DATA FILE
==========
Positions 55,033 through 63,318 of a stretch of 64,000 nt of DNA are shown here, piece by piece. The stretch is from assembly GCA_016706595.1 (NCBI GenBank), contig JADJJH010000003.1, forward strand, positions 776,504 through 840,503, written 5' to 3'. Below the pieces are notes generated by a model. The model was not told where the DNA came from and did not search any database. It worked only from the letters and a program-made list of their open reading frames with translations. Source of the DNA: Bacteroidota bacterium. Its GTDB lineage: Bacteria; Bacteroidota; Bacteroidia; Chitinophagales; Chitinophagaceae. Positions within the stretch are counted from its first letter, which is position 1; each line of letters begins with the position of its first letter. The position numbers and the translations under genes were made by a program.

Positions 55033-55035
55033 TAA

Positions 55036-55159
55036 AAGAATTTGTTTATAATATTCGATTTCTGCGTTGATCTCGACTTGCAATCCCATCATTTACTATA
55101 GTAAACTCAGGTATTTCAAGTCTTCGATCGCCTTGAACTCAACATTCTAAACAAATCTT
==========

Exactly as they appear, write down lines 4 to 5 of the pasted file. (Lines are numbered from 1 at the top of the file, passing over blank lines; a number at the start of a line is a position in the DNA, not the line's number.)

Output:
Positions 55036-55159
55036 AAGAATTTGTTTATAATATTCGATTTCTGCGTTGATCTCGACTTGCAATCCCATCATTTACTATA